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wlourf
April 1st, 2011, 11:07 PM
Hi !

I have this little script :

table = [["a",1],["b",2]]
table.append(table[1])
table.append(table[2])
print table
table[0].append("aa")
table[1].append("bb")
table[2].append("cc")
print table
and its output :

[['a', 1], ['b', 2], ['b', 2], ['b', 2]]
[['a', 1, 'aa'], ['b', 2, 'bb', 'cc'], ['b', 2, 'bb', 'cc'], ['b', 2, 'bb', 'cc']]

And the output I would like :

[['a', 1], ['b', 2], ['b', 2], ['b', 2]]
[['a', 1, 'aa'], ['b', 2, 'bb'], ['b', 2, 'cc'], ['b', 2]]
The first part of the script copy last element of the array for making a 4 elements array. I think the problem is here, when I copy the last element : table.append(table[1]) but I can't see what is wrong !

thanks for your help

MadCow108
April 1st, 2011, 11:39 PM
mutable types, like lists, are passed by reference in python.
So the first appends insert references to the list table[1] so in the end you have a list with four entries where the last two are just references to the second entry
if you modify one of them you modify all three.

to get the result you want you have to explicitly make copy the list, e.g. with the slice operator:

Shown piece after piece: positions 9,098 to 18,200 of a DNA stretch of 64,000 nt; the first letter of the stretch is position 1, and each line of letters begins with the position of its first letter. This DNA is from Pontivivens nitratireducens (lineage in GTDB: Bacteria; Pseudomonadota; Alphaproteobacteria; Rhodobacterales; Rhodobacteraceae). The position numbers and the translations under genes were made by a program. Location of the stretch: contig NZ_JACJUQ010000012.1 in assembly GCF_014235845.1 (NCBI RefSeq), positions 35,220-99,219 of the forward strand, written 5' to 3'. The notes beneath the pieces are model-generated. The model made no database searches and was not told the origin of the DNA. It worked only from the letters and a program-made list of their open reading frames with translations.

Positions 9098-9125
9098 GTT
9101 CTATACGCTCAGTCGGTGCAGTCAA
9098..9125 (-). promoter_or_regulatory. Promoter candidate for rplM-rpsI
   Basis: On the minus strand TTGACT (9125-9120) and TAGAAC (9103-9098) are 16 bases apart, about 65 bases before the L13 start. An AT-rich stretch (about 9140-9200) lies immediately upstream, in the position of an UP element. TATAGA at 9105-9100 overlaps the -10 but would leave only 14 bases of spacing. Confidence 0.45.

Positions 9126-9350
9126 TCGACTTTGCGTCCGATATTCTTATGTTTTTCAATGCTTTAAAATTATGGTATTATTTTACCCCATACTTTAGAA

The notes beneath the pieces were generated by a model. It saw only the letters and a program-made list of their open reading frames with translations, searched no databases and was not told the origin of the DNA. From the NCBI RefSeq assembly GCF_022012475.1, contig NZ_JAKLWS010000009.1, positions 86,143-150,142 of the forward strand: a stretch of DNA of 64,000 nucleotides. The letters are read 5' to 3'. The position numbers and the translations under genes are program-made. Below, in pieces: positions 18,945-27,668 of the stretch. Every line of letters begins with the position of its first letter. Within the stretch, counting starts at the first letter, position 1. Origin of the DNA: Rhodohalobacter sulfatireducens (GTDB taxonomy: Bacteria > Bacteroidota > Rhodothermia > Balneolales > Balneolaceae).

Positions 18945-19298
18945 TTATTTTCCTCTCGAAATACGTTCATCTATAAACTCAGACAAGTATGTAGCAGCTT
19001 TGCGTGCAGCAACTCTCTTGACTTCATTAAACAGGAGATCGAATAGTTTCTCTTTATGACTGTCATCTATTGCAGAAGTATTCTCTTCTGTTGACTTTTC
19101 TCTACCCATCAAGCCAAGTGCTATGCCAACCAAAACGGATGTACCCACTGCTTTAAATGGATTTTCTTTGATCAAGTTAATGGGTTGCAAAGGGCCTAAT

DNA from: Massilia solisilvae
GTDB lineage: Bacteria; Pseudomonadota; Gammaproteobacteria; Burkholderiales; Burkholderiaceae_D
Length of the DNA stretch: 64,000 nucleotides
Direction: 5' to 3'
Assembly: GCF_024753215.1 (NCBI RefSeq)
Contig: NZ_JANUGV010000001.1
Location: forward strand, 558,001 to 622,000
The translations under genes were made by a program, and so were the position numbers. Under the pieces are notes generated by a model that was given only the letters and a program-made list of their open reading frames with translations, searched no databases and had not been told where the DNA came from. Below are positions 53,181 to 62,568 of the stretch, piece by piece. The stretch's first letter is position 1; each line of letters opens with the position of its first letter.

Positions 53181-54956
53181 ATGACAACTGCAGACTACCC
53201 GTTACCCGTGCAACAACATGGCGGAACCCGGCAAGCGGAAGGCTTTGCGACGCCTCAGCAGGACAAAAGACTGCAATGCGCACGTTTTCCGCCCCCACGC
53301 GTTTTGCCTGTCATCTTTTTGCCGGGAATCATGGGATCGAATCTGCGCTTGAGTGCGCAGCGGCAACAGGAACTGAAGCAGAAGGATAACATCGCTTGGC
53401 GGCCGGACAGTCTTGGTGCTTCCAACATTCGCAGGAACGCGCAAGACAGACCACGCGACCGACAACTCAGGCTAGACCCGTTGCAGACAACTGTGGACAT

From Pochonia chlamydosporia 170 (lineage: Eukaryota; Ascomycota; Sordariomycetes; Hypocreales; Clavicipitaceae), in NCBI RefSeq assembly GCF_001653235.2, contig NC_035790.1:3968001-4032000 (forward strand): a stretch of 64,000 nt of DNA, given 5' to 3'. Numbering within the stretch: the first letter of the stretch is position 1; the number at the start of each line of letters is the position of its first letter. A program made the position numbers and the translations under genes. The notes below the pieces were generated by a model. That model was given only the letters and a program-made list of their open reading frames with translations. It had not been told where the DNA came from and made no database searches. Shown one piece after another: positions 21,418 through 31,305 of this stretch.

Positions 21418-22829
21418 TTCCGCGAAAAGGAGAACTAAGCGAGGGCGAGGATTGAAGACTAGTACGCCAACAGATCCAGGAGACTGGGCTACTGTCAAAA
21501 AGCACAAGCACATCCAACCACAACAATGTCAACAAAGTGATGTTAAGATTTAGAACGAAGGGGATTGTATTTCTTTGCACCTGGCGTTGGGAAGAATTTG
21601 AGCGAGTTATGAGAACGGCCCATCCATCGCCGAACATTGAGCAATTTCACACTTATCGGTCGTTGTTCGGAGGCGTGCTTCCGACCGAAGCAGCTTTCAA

table.append(table[1][:])

http://docs.python.org/library/copy.html

immutable types like strings and tuples are always copied

Arndt
April 1st, 2011, 11:40 PM
Hi !

I have this little script :

table = [["a",1],["b",2]]
table.append(table[1])
table.append(table[2])
print table
table[0].append("aa")
table[1].append("bb")
table[2].append("cc")
print table
and its output :

[['a', 1], ['b', 2], ['b', 2], ['b', 2]]
[['a', 1, 'aa'], ['b', 2, 'bb', 'cc'], ['b', 2, 'bb', 'cc'], ['b', 2, 'bb', 'cc']]

And the output I would like :

[['a', 1], ['b', 2], ['b', 2], ['b', 2]]
[['a', 1, 'aa'], ['b', 2, 'bb'], ['b', 2, 'cc'], ['b', 2]]
The first part of the script copy last element of the array for making a 4 elements array. I think the problem is here, when I copy the last element : table.append(table[1]) but I can't see what is wrong !

thanks for your help

The cause of the behaviour is that you don't copy, you take the array itself, so after the append, it will be referenced in several places. Use

table.append(table[1][:])

wlourf
April 1st, 2011, 11:49 PM
thanks to you both, I tried the copy [:] before but not in this way. That rocks !

StephenF
April 1st, 2011, 11:57 PM
Alternatively.


table.append(list(table[1]))
table.append(list(table[2]))


There is also the 'copy' module (import copy).